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Interstitial cystitis is also called chronic bladder pain syndrome, because essentially you’re constantly having pain in the bladder. It’s very common in people with endometriosis, and in fibromyalgia. And it can just be something that cripples people, in addition to having chronic pain in the pelvis and other places in the body.
The bladder rests right along the pelvic floor muscles, which wrap from the pubic bone in the front, to the tailbone in the back. And so, when the bladder is inflamed or irritated, it can irritate the muscles underneath, as well as some of the nerves and blood vessels that run close to it.
Painful bladder syndrome can often be misinterpreted as a urinary tract infection. The biggest difference is, on testing at the doctor’s office, you’ll get negative tests and negative cultures which can be really frustrating for both the patient and the doctor, as they’re trying to figure out what’s going on. And it’s very disabling, interrupts sleep, and can be very misunderstood by other providers on the medical community, who will again, often think that it’s a psychiatric issue or something else going on with the patient, that it has nothing to do with an actual physiological problem.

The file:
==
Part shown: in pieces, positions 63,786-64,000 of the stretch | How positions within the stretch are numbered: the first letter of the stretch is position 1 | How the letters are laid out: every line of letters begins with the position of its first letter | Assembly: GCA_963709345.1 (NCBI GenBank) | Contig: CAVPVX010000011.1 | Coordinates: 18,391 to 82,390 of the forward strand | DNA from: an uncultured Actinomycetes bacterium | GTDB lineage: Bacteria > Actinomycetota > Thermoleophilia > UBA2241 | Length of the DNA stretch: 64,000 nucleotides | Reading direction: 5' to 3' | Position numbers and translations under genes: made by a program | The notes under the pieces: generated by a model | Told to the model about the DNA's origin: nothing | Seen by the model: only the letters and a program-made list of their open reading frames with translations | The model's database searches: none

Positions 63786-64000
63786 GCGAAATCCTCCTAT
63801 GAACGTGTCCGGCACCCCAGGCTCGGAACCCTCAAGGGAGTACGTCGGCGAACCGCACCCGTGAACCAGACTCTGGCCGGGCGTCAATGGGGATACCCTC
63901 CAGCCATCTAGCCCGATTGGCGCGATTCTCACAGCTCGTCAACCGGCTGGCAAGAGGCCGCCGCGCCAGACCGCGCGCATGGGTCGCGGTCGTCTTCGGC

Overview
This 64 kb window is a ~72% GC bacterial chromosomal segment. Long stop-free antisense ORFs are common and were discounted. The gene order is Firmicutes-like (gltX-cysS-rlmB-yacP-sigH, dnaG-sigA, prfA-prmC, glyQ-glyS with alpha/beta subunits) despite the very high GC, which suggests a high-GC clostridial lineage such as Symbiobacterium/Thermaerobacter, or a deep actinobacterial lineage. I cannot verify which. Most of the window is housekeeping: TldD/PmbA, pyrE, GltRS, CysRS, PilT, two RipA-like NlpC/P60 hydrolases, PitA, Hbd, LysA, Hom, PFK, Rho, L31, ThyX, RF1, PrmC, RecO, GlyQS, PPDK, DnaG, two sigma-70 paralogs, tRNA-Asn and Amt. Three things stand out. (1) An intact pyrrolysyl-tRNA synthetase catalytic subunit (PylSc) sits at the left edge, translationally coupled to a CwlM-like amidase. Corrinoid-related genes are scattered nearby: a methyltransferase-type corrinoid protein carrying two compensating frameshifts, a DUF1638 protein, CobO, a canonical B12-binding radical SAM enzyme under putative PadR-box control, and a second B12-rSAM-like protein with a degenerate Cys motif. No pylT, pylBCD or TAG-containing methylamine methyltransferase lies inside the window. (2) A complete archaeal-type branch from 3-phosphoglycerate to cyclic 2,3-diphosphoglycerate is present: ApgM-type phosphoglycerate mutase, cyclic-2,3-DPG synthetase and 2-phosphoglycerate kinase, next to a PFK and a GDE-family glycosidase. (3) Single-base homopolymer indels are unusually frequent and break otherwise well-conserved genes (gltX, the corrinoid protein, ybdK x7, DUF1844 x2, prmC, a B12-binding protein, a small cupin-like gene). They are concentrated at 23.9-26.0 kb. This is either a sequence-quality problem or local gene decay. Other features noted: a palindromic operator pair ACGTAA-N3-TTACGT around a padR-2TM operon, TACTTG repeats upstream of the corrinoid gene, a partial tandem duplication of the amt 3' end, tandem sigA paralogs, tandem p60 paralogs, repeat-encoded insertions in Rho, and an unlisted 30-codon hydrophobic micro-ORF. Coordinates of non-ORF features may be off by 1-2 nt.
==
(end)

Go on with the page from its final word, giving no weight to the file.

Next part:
The potential signs and symptoms of painful bladder can be: frequent urination, only urinating in small amounts, burning with urination, feeling like the bladder’s full when its not. A lot of people would notice tenderness in the bladder.
There is a correlation in patients who have painful bladder syndrome and pelvic floor dysfunction. And sometimes we’re not sure which one came first, because we’re seeing patients so far down the road. But, the general belief is that if you have painful bladder syndrome it can cause pelvic floor dysfunction, and if you have pelvic floor dysfunction it can cause painful bladder syndrome. So typically, by the time we see patients they’re suffering from both at the same time, and so we work on treating both simultaneously.
There are many treatments for painful bladder syndrome and some of those may be medications or injections that can help release the pressure on the pelvic floor, which then relieves the pressure on the bladder that may be contributing to the frequency of urination and to the pain symptoms involved.